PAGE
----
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Old 08-04-2016, 01:53 AM   #1
warriorfan
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Lightbulb LeBron still hasn't proven he can close in the Finals

Most 4th Quarter Points during the Finals

1995 Shaquille O'Neal 11.5
2000 Shaquille O'Neal 11.5 (61.1% TS)
2015 Stephen Curry 10.8 (75.1% TS)
1997 Michael Jordan 10.7 (55.1% TS)
1998 Michael Jordan 10.6 (50.6% TS)
2011 Dirk Nowitzki 10.3 (68.0% TS)
1993 Michael Jordan 10.3
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Old 08-04-2016, 01:56 AM   #2
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Default Re: LeBron still hasn't proven he can close in the Finals

3rd best closer.
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Old 08-04-2016, 01:56 AM   #3
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Default Re: LeBron still hasn't proven he can close in the Finals

Curry was only good because he could conserve his energy and then explode in the 4th. We saw what happened when he was forced to play defense.
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Old 08-04-2016, 02:02 AM   #4
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Default Re: LeBron still hasn't proven he can close in the Finals

Quote:
Originally Posted by Ben Simmons
Curry was only good because he could conserve his energy and then explode in the 4th. We saw what happened when he was forced to play defense.

Steph Curry 2015 Finals Stats

26/5/6/2/ 59% TS

Quote:
Perhaps the most critical segment of this series came at the end of the third quarter of Game 4, Cleveland cutting the Warriors lead to three. The Q was rocking. The Finals hung in the balance.

Curry calmly called for the ball, shook a defender and drained a three, pushing Golden State to a six-point lead. In a reversal of roles, a gassed LeBron tried to answer with a three of his own at the buzzer, only to miss badly. When James went to the bench to rest at the start of the fourth quarter, the Warriors seized control of the game and the Finals.

Curry finished with 22 that night. He then dropped 37, including 17 in the fourth quarter, in Game 5. On Tuesday, he dropped a couple of massive threes to help stem a fourth-quarter Cleveland surge, then when double-teamed, hit a wide-open Klay Thompson for another.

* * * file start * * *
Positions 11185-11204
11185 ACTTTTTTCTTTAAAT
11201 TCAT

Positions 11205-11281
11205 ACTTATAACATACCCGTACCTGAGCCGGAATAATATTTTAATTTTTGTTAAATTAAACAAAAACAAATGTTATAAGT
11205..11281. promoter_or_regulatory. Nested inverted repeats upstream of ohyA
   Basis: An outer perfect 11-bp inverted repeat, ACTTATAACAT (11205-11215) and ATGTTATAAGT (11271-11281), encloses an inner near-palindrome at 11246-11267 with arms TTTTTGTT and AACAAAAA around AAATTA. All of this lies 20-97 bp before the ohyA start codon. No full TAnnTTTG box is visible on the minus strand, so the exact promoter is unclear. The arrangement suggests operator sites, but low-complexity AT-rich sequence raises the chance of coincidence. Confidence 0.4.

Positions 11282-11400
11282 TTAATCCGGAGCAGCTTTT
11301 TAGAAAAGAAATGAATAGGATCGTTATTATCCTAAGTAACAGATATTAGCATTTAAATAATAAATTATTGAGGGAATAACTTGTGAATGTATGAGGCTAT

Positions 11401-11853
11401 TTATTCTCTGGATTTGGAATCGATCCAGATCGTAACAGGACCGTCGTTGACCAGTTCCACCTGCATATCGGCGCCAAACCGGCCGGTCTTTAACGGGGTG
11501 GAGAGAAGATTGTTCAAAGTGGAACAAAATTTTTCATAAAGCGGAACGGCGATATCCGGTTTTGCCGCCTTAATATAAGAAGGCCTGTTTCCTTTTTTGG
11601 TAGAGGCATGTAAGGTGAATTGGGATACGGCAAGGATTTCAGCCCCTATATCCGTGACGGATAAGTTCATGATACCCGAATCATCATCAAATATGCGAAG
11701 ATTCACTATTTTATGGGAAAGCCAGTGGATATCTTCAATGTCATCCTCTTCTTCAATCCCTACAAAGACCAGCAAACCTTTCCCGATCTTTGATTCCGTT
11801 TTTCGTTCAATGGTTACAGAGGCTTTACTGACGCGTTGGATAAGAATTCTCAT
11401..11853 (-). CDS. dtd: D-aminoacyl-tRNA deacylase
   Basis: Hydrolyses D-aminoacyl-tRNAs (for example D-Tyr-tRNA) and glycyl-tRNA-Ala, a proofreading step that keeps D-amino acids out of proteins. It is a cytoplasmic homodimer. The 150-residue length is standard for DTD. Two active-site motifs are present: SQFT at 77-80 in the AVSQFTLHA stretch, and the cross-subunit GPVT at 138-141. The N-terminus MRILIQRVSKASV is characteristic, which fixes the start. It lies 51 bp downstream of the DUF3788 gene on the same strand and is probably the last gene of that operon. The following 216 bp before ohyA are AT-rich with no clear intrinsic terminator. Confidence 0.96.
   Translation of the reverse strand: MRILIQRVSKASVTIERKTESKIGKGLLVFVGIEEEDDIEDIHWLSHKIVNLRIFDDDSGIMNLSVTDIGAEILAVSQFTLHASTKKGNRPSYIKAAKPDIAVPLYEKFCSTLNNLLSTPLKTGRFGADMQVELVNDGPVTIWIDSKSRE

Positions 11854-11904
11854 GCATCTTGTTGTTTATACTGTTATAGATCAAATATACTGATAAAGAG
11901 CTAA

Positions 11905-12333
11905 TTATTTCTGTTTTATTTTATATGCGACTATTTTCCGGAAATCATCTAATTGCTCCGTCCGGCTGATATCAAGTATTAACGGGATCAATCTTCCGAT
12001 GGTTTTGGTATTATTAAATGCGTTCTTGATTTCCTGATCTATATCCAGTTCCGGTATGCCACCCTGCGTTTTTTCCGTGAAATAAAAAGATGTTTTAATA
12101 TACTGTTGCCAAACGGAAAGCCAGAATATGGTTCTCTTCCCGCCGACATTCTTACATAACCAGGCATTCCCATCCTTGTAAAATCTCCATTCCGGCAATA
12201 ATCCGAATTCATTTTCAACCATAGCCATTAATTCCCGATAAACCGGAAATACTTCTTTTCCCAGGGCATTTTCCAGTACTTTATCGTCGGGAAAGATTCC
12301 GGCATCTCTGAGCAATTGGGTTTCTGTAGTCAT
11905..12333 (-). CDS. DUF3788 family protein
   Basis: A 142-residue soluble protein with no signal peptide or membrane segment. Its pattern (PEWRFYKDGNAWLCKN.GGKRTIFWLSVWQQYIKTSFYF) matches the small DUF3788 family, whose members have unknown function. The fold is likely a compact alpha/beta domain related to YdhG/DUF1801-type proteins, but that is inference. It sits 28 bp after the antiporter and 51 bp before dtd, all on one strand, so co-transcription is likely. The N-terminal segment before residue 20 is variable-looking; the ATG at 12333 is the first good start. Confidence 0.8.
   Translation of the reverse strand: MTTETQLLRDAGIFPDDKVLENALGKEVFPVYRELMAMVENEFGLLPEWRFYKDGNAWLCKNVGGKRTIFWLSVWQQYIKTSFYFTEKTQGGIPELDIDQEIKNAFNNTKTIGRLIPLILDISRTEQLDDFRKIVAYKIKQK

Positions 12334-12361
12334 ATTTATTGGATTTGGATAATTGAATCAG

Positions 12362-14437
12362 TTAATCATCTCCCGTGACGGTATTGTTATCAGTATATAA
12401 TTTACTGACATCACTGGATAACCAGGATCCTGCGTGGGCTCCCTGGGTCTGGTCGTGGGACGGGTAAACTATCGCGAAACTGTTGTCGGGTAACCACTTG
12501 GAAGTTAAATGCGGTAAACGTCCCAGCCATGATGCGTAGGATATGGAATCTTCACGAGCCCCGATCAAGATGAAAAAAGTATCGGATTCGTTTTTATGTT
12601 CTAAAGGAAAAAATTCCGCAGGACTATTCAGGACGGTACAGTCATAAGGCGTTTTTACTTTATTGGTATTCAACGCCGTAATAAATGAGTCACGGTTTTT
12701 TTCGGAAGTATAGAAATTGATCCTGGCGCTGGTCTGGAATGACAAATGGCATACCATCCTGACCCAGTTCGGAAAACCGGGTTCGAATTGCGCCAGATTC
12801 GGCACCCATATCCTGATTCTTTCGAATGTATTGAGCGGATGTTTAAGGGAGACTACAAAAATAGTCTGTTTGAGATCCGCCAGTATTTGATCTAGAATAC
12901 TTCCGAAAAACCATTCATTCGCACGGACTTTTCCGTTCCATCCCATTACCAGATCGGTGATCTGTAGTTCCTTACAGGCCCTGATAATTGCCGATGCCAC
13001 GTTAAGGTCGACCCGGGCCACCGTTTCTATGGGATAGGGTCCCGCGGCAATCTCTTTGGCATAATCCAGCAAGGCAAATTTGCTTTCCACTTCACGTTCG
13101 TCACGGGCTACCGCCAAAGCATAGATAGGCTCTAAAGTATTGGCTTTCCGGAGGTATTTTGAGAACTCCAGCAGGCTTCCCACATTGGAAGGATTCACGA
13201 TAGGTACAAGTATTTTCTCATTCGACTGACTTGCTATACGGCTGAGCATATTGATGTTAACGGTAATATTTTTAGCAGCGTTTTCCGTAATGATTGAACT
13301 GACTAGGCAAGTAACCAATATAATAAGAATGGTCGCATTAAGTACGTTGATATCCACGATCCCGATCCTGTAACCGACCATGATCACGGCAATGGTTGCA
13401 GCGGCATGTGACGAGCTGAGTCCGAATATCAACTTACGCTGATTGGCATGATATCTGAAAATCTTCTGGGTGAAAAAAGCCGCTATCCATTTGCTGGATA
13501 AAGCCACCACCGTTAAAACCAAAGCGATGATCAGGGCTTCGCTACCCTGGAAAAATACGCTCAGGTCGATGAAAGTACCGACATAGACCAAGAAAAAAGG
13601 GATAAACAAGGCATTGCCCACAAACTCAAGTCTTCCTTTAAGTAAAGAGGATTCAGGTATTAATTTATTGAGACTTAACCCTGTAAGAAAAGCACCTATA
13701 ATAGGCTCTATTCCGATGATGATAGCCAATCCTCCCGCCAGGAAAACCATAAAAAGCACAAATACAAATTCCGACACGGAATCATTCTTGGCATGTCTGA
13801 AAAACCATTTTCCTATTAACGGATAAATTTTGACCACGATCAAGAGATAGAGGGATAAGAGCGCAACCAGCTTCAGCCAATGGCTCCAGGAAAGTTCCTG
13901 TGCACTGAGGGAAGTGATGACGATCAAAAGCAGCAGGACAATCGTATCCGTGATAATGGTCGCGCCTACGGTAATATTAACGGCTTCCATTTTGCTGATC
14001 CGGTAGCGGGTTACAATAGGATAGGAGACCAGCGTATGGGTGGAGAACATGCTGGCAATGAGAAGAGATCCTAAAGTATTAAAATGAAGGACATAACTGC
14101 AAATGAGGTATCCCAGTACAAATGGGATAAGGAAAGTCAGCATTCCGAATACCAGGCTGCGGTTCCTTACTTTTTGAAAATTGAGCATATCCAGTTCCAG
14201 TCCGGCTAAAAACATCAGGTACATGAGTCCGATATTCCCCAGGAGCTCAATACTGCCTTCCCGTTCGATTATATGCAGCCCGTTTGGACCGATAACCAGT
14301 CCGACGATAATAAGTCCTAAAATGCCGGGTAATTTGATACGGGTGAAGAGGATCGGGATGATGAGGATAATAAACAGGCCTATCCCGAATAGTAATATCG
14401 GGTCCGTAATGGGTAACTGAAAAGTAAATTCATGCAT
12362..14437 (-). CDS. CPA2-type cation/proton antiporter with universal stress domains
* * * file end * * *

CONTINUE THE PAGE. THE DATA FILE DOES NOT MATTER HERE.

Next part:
Quote:
Not only did Curry average an MVP-like 26 points, 5 rebounds, 6 assists and 2 steals in 43 minutes per game, but as Kerr told his point guard, sometimes a point guard has to put his own game now in favor of managing the game for his teammates.

That is what Curry relayed when he said in the postgame press conference, "The Finals are not that different from normal NBA games. It's just the spotlight is different, and soar are the expectations. When you have an average game, you find out in the Finals that people were expecting more. But really, that stuff doesn't matter. It's all about winning. That's what I've learned. I just need to impact games, be myself every other night, do other things to help my team win and be OK with that. Manage the game from a point-guard standpoint, find a way to win and that's what we did … At the end of the day, stats really don't matter. It really doesn't matter."

This coming from a man who still had 25 points, 6 rebounds and 8 assists in 43 minutes from a Game 6 that he was supposedly managing the game for others, downplaying his own role.

This coming from a man who still scored 156 points in a six-game Finals with a .585 true shooting percentage—a scoring total and efficiency only topped by three players in NBA Finals history (who all also did it coincidentally in six-game series): 1992 Michael Jordan, who scored 215 points with a .617 TSP; 2011 Dwyane Wade, who scored 159 points with a .614 TSP; 1987 Magic Johnson, who scored 157 points with a .590 TSP.

Quote:
They did it with a wizard, Stephen Curry, at point guard. Curry nailed three key threes in Golden State’s 105-97 Game 6 victory in Cleveland Tuesday night, because that’s what he does. In the clincher, however, the regular-season MVP’s passing stood out. He patiently let the Cavs double-team him far from the basket – what choice did the Cavs have against a guy who can sink shots from Cincinnati? – and hit cutters down the lane. Or flipped one-handed passes down low. Or skipped the ball cross-court, or into the corner, to open three-point shooters. Curry had eight assists. Golden State finished with 13 three-pointers.

Most 4th Quarter Points during the Finals

1995 Shaquille O'Neal 11.5
2000 Shaquille O'Neal 11.5 (61.1% TS)
2015 Stephen Curry 10.8 (75.1% TS)
1997 Michael Jordan 10.7 (55.1% TS)
1998 Michael Jordan 10.6 (50.6% TS)
2011 Dirk Nowitzki 10.3 (68.0% TS)
1993 Michael Jordan 10.3